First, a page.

Tuesday, June 14, 2011

Emacs progress indication

When programming in emacs lisp, there is an easy way to show progress feedback to the user when a task will take some time. Here's a block of code from the elisp manual showing how to do it.

(let ((progress-reporter
(make-progress-reporter "Collecting mana for Emacs..."
0 500)))
(dotimes (k 500)
(sit-for 0.01)
(progress-reporter-update progress-reporter k))
(progress-reporter-done progress-reporter))

I've incorporated this into my duplicate files code, linked below...


Sunday, June 5, 2011

More on duplicate file handling in emacs dired

I had some good feedback on my last post, that it would be useful to be leave just the superfluous duplicate files marked in the dired buffer. After doing that you can then copy them to another folder, or delete them.

I've added a function to do this `dired-mark-duplicate-files', and updated the google code site with the changes.

To copy to another folder use R and select a folder to move the dupes to. In order to delete them hit D.

Wednesday, June 1, 2011

Finding duplicate files in a dired buffer

picture by Donald MacLeod

This is a an example of programming emacs in emacs-lisp just to give an idea of what you can put together in an hour or two. I was looking at a dired buffer with a bunch of photos in, and some were the same photo that I'd downloaded twice. So I started thinking about writing a utility in emacs to automatically find and remove the duplicate files. In this post I'll just show the code for finding the files and display their filenames in a buffer.

I've put the source on google code.

After downloading you can load the source into emacs and call `eval-buffer', then open up a dired buffer to try it out. For this to be useful you need some duplicated files, so make some if you need to.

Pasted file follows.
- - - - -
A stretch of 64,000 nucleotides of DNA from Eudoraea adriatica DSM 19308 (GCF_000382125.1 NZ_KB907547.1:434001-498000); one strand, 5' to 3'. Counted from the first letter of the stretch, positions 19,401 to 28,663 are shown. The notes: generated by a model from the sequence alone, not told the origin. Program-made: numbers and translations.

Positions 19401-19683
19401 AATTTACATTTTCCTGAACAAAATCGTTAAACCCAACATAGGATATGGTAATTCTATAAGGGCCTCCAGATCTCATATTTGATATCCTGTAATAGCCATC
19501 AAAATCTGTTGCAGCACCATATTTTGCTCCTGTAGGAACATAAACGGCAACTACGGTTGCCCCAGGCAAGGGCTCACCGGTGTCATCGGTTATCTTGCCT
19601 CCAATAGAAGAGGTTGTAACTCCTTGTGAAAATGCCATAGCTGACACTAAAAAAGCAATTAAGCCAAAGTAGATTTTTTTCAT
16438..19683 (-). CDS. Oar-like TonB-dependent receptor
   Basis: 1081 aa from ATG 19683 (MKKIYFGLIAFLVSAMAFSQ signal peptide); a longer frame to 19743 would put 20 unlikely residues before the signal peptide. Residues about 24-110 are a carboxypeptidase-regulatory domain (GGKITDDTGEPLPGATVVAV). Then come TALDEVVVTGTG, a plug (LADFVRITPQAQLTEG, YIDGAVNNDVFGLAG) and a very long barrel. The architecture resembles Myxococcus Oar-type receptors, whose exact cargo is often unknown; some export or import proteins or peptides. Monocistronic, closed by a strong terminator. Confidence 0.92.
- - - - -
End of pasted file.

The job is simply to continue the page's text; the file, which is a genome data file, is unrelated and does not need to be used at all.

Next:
Mark the files you want to check for duplicates. For example to mark all jpg files you would type %m to mark files matching a regexp and type .*\.jpg

Now execute the command `dired-show-marked-duplicate-files' and after a short delay (in my test 80 jpg photos took about 5 seconds) you'll see a buffer called 'Duplicated files' which contains a list of the files which have the same contents.

Next steps for this little project will be to give you an interactive way to delete the duplicated files. I haven't decided quite how I'd like that to work, drop me an email if you have an idea. I've been thinking about perhaps resetting which files are marked so that only the duplicates are marked. At that point you can then hit R to move them to another spot, or delete them with x.

Now some comments about the code involved...

Most of the work is done in the function dired-show-marked-duplicate-files. First line " (interactive)" makes it an interactive function, meaning the user of emacs can invoke it.

"(if (eq major-mode 'dired-mode)" will check that we're in the right kind of buffer, because it makes no sense to run this in another mode.

In order to find the duplicate files I just need to walk the list of marked files, generate the md5 value of the contents of each one and add it to hash table. The keys in the hash table will be the md5, and the values will be a list of files with that md5. Once we've done that, finding duplicates is a simple matter of walking the hash table keys and displaying any where the value has multiple entries.

"(let ((md5-map (make-hash-table :test 'equal :size 40)))" Creates the hash table, making sure we use 'equal to match our filenames.

"(let ((filenames (dired-get-marked-files)))" this gets the marked files as a list of filenames

The next little bit of code is just to store the item in the hash table after getting the md5. There's no function in emacs to get the md5 of a file, but you can get the md5 of a string, so I wrote a helper function for getting the contents of a file into a temporary buffer first.

(defun md5-file(filename)
"Open FILENAME, load it into a buffer and generate the md5 of its contents"
(interactive "f")
(insert-file-contents filename)
(md5 (current-buffer))))

Finally I want to display the results, so I create a buffer and then use maphash (walks the keys of a hash table executing a function on each) with a helper function `show-duplicate' which simply writes the values of the hash table entry into that buffer.